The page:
These songs stem from a perilous time in Turkish history when ethnic strife between Turks, Greeks and Armenians was beginning to make itself manifest. Oddly, perhaps, the precarious mood of the day doesn’t seem to infringe on these bubbling early seventies Istanbul  meyhana (tavern) tunes. “All is well in old Stambul,” one might be seduced into thinking.

At the center of this Greek, Armenian, Turkish outfit was Rişar, a Greek chap, who cut a suave pre Anadolu rock & roll  figure, singing in Turkish and Greek. Rişar was vocalist and gifted drummer, who could sing while playing drums standing up.  He looks a bit like Aris San, in the liner notes, with his ubiquitous tinted wrap-around shades. The Aris San nod   was no coincidence – in “Tamba Tumba” Risar  sings the refrain  to  the tune of Aris San’s hit Boum Pam, with some fleet organ playing going on, veering off into wild arabesk soundscapes.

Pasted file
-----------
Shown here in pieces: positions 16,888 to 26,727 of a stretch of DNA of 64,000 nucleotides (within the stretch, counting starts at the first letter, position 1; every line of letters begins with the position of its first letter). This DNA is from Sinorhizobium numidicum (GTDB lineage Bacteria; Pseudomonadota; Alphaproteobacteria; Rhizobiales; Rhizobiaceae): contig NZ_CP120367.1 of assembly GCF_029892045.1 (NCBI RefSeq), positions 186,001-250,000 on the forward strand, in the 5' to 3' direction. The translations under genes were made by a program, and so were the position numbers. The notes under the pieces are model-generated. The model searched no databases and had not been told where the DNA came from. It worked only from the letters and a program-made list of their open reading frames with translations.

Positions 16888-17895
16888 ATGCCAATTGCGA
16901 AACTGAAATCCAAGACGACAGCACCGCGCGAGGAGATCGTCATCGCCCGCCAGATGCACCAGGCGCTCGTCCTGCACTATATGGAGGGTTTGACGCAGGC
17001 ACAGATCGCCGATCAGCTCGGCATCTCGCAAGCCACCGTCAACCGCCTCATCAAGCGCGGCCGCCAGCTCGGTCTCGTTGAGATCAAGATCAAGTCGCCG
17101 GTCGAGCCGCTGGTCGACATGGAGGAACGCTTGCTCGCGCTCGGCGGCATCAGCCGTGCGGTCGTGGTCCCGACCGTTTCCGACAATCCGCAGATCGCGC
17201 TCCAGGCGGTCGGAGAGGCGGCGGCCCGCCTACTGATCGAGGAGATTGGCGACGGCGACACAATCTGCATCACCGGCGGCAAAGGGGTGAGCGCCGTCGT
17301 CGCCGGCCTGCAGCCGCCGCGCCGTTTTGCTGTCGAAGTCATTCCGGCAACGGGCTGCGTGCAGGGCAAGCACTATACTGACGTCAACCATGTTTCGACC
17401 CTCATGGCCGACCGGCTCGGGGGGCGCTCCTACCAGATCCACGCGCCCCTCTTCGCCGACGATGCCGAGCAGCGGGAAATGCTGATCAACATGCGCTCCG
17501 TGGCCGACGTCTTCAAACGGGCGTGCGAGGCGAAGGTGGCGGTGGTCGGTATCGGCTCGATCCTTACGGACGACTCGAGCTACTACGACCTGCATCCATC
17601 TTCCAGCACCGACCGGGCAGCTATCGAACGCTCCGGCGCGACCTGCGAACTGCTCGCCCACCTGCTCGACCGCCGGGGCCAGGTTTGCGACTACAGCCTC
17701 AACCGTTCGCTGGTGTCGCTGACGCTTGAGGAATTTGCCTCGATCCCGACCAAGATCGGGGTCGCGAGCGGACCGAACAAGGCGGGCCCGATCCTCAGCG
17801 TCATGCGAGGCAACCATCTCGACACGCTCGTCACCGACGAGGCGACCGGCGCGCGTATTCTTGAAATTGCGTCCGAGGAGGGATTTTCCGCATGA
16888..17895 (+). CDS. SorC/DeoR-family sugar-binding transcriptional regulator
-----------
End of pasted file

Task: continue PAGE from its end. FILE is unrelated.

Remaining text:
The most striking number is “Neredesin Sevgilim” (Where are you my love), a time-honored Zeibekiko,  begining with crawling maqam-like intro, with some memorable Bouzouki style guitar playing going on and Rişar giving just the right quavering, sobbing lilt to his lines. 

Listening to these songs today it’s a bit sad to realize that this was the last flourishing of an urbane golden age of multicultural meyhane life in Istanbul, before the fascist pogroms and ensuing population exchanges. Ultimately people like Rişar were the last of a doomed breed. And yet there doesn’t  seem to be any premonition of their dire situation built into the songs; a hinting at the tragedy to come. The mood, rather, is cool and blithe. This is, after all, pre Anadolu rock, before the sneering vocal style of a Cem Karaca, or the hippy, trippy vocal come-on of  an Erkin Koray. The songs have a honeyed air. There is no anger here; nothing dissonant. It’s not a music that kicks against the pricks. But all the same, with just enough emotion to ensure that that the songs don’t fall into the domain of bland,  easy listening.